** Aurora Watch In Effect **
The solar wind speed has climbed to the happy side of 700 km/sec, and
some very pretty aurora have been spotted and photographed over
northern Europe, as can be seen here.
. The reason
for the activity is a medium-sized coronal hole that has rotated into
an Eerth-pointing position. Skywatchers in the higher latitudes
should continue to keep an eye out for aurora. The increased activity
is expected to continue for about another 24 hours before settling
down. On the sunspot scene, we have 5 small sunspot regions currently
visible, although none appear to have the potential of generating a
significant flare at the present time.
The current solar and geomagnetic conditions are :
NOAA sunspot number : 61
SFI : 89
A index : 14
K index : 3
Solar wind speed : 725.1 km/sec
Solar wind density : 1.2 protons/cc
Solar wind pressure : 1.1 nPa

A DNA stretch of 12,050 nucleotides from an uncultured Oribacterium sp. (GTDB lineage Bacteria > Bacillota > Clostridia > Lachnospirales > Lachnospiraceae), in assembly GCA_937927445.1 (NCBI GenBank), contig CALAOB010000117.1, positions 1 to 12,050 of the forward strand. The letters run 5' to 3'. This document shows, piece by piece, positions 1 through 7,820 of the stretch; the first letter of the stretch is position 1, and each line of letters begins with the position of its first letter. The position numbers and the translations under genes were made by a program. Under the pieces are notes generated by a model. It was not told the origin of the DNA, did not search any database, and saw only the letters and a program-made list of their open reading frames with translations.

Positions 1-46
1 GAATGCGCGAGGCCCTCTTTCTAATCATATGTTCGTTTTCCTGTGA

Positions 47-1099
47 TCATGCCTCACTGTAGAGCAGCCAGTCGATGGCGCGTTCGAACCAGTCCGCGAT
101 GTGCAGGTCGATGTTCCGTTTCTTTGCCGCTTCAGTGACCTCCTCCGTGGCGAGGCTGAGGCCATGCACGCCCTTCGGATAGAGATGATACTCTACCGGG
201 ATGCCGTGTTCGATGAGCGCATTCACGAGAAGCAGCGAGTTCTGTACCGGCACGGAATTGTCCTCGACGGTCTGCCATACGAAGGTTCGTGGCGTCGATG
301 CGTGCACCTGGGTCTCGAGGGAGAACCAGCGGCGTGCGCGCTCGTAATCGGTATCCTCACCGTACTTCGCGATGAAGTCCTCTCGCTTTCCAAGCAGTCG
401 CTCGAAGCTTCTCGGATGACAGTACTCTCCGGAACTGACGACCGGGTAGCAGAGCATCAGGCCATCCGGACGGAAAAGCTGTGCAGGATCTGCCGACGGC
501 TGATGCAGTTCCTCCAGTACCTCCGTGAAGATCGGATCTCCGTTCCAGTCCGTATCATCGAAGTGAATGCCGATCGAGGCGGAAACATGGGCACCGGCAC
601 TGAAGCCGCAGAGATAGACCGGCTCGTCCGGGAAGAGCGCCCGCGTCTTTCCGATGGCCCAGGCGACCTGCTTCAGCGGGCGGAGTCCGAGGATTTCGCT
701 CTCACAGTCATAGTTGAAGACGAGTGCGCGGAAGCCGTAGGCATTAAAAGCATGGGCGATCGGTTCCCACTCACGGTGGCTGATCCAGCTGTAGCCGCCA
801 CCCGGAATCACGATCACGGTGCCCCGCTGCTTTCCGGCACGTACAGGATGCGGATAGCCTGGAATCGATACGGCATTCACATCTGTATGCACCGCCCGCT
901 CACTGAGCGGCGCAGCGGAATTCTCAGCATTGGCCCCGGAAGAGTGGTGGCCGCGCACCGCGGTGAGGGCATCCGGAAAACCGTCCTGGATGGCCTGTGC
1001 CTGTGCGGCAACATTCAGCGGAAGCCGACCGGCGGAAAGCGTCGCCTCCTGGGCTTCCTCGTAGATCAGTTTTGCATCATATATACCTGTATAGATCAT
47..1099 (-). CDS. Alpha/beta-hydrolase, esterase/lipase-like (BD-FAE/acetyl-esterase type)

IMF : 4.0 nT
IMF Orientation : 3.8 nT South
GOES-12 Background X-ray Flux level : A9
Conditions for the last 24 hours :
No space weather storms were observed for the past 24 hours.
Forecast for the next 24 hours :
No space weather storms are expected for the next 24 hours.
Solar activity forecast :
Solar activity is expected to remain at very low levels.
Geomagnetic activity forecast :
The geomagnetic field is expected to be at predominantly unsettled to
active levels with isolated minor storm periods possible through 29
December. A return to quiet to unsettled levels is expected on 30 and
31 December as the coronal hole moves out of geoeffective position.
Recent significant solar flare activity :